IITElIlRS tI. DANIEL.
1L.MMoND, D. J'. This case is to be decided upon the issues made by Freeman's cross-bill, and stands as if he had enjoined further proceedings upon the venditioni exponas. If a. sale had taken place under that writ, Dawson, the execution plaintiff, would be entitled to the money, no matter what kind of a. title had been conveyed. Hutchman's Appeal, 27 Pa. St. 209. On the other hand, Freeman can claim nothing under the Steers writ of attachinent, and it is immaterial how the case would stand as between Steers and Dawson, or what would have been the result of a controversy between the marshal and the sheriff on the facts of this case. Happily, that controversy is out of the way. The ,facts as to the sheriff's levy are only important as throwing light on the question of abandonment by the marshal. Freeman claims that the levies were abandoned at the time the deed of trust was made to him, if not as to the leasehold, certainly as to the machinery, which he claims was sonal property, whether the leasehold was or not, and that as to neither did the marshal keep up that dominion and control which the law requires to perfect Dawson's title. .It does not lie in the mouth of Daniel, or anyone claiming under him with notice, to predicate upon the conduct of the marshal any claim of abandonment. If it was an illegal and unauthorized act of the judge, the clerk, or the marshal to suspend proceedings, it was a fraud on Dawson for Daniel to procure the suspension, and he can take no advantage of it. If the acts of the judge, the clerk, and the marshal were valid, the "order" did no more than suspend proceedings where it found them. An injunction may have operated to release the levy, but not such a proceeding as that. Bisbee v. Hall, 3 Ohio, 449. Freeman's conveyance was made while the proceedings were pending, The marshal's return disclosed the levy, and precisely how and in what manner it was suspended; and, moreover, Daniel was in possession as receiver under this Steers bill, to which Dawson was a party. Freeman could not, therefore, be a. purchaser without notice, even if he can be treated as a purchaser for value at all, where the trust is to secure antecedent debts. However the conduct of v.4,no.7-38
the marshal might be construed in the case of a subsequent execution creditor, Daniel cannot claim it to be an abandonment, and Freeman occupies no better attitude in filing the bill. I adhere, however, to the opinion expressed in the case of Dawson v. Daniel, 8 Cent. Law J. 185, that, in a strictly legal contest over this title, the facts show no such abandonment as will defeat the title of Dawson, and that without reference to any equitable consideration above mentioned. The' question of abandonment is to be tested, not so much by what the marshal did, as by what he wa(required to do. If, for example, the placing a watchman in charge was unnecessary, his withdrawal cannot be an abandonment. The marshal was evidently trying to hold on to his levies, and all he did must be interpreted in the light of that intention. Yet, if the legal effect of his conduct was an abandonment, his intention to hold on cannot save the levies. Let us first consider the question without reference to the disputed point whether a leasehold is real estate, and without regard to the "fixtures." Precisely how a shel'iff "seizes" or "takes in execution" a term for years, it is difficult to say from anything that has come under my observation. In Pennsylvania, although a leasehold was personal property, and was sold as such, no deed or condemnation being required, as in the sale of lands, it was levied on and sold in the same manner as real estate, the sale and return of the sheriff operating to pass title. Williams v. Dowling, 18 Pa. St. 60; Sowers v. Vie, 14 Pa. St. 99; Dalzell v. Lynch, 4 W. & s. 255 .. I take it the same method is proper in Tennessee. Thoma' v. Blakemore, 5 Yerg. 113. I understand that to have been only a paper levy, and it was held that neither a deed nor registration was necessary. It is said in Freeman on Executions that, as to personal property, there must be something more than a mere pen-and-ink levy. Section 260. But this cannot apply to leaseholds, for they are incapable of anything £lIse, a,nd it is everwhere held that where the property is incarable of mauual delivery, or is ponderous and immovable,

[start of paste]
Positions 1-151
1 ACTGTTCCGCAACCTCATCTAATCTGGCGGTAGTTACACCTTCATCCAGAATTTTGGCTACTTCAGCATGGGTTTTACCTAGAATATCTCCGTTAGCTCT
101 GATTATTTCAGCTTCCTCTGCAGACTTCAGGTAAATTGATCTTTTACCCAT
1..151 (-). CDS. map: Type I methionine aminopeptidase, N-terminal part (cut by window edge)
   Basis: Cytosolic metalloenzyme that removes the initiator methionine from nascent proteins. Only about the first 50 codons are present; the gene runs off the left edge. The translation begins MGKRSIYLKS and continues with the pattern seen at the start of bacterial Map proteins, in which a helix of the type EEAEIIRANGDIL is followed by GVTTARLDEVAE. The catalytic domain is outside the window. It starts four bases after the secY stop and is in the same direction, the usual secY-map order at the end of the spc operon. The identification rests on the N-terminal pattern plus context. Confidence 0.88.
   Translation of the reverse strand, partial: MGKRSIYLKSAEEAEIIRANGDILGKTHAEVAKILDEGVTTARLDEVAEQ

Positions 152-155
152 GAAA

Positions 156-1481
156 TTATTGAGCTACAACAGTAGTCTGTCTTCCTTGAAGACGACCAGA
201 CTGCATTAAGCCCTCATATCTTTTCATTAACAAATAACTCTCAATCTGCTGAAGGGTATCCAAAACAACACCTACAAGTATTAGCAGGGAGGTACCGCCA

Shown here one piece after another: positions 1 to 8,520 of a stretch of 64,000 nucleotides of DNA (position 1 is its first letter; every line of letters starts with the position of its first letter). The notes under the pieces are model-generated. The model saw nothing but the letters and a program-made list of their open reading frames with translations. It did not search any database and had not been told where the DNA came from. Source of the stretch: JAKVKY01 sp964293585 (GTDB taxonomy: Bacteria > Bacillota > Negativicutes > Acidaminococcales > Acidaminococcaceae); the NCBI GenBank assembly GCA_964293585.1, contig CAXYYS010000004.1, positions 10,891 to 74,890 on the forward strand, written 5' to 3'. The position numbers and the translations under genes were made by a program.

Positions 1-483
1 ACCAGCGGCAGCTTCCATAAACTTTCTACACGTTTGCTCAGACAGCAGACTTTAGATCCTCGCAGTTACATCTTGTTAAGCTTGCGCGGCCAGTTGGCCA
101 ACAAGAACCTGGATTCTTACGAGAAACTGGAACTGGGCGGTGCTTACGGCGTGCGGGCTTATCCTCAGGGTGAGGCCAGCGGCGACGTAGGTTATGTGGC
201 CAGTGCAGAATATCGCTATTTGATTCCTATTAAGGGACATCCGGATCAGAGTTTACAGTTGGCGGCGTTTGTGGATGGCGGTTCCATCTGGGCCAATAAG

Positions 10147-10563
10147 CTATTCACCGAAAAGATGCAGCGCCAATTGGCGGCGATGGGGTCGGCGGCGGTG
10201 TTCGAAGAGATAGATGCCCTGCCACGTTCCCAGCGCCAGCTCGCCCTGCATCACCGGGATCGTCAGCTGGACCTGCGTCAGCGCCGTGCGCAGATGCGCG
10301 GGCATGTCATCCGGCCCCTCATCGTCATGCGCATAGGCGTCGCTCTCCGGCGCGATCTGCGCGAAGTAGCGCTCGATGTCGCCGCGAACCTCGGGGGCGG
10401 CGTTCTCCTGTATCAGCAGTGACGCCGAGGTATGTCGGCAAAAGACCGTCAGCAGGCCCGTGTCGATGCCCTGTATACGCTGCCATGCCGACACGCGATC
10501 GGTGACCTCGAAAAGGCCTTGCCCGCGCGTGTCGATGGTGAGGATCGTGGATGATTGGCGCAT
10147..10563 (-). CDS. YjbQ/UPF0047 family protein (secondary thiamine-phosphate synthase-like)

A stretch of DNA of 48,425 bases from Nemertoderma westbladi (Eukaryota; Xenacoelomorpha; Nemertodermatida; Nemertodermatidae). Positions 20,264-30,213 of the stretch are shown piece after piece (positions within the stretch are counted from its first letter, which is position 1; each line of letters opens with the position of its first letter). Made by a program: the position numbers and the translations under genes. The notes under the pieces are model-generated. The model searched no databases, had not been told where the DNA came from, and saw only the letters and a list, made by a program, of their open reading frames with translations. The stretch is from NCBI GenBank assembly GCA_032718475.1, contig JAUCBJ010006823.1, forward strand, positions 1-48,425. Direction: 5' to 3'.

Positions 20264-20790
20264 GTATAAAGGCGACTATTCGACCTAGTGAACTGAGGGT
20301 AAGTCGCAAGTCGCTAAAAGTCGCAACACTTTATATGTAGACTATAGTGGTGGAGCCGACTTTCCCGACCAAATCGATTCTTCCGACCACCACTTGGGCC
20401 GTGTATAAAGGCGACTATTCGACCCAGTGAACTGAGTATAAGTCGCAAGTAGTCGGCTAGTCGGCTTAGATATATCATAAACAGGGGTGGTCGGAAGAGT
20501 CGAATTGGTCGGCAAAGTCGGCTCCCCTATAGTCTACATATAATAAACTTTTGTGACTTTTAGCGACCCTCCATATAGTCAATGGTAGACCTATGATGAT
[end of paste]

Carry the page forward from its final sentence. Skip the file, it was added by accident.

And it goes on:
these facts must 'be held to modify that dominion and, control which the officer must keep up. Id. § 262a, 263, 280. In England an assignment of the term was necessary to complete the sale, because of the statute of frauds, and without it the sale was void. Everywhere it was held that·the purchaser must bring his ejectment to .obtain possession. It· was so under the statute of elegit, which commanded the sheriff to deliver all the goods and chattels and one-half the lands to the plaintiff. And it was so under the levari facias. Under the elegit, the plaintiff treat the leasehold either as chattels, and take the whole at ,a price, or as lands, and take one-half by extent. The sheriff could enter, if he found the gates and door open, to hold his inquisition, but for no other purpose. If he delivered the term as chattels, or extended one-half as lands, all the tenant, by elegit, could do was to bring ejectment. So, under the fieri facias, all the sheriff did was to sell and assign the term, and the' purchaser was put to his ejectment to obtain possession. There was one exception only to this, and that was, if the execution debtor consented to surrender possession the sheriff might put his purchaser and in possession under the fl. fa.; but he could not do this by force. If he happened to find the tenant absent he could not seize the possession against. his will, for that would be taking forcible possession, which was not, allowed. Perhaps the purchaser, if he could get possession, might, relying on his title, retain it under such circumstances, but this principle would not authorize the sheriff to eject the debtor. Watson, Sheriff, 178,188,206,212, (5 Law Library, 128, seq.;) Sewell, Sheriff, 226, (36 Law Library, 175;) 2 Saund. 68, 70, 3 Bac. Ab. tit. "Execution," c. 4, p. 699, (Bouvier'S Ed. A. D. 1860;) Id. c. 2 p. 688; 5 ld. tit. "Leases," p. 433; Taylor's Landlord and Tenant,§ 435; The King v. Dean, 2 Show. 88; Taylor v. Cole, 3 T. R. 292; James v. Brawn, 5 B. & Ald. 243, (7 E. C. L. 83;) Huglw6 v. Jones, 9 Mees. & Wels. 372; Playfair v. Musgrove, 14 Mees. & Wels. 239; Rogers v. Pitcher, 6 Taunt. 207; and see Portl;r v. Cocke, Peck R. 34, (Tenn.) l'am of opinion, therefore, that, in making a levy on a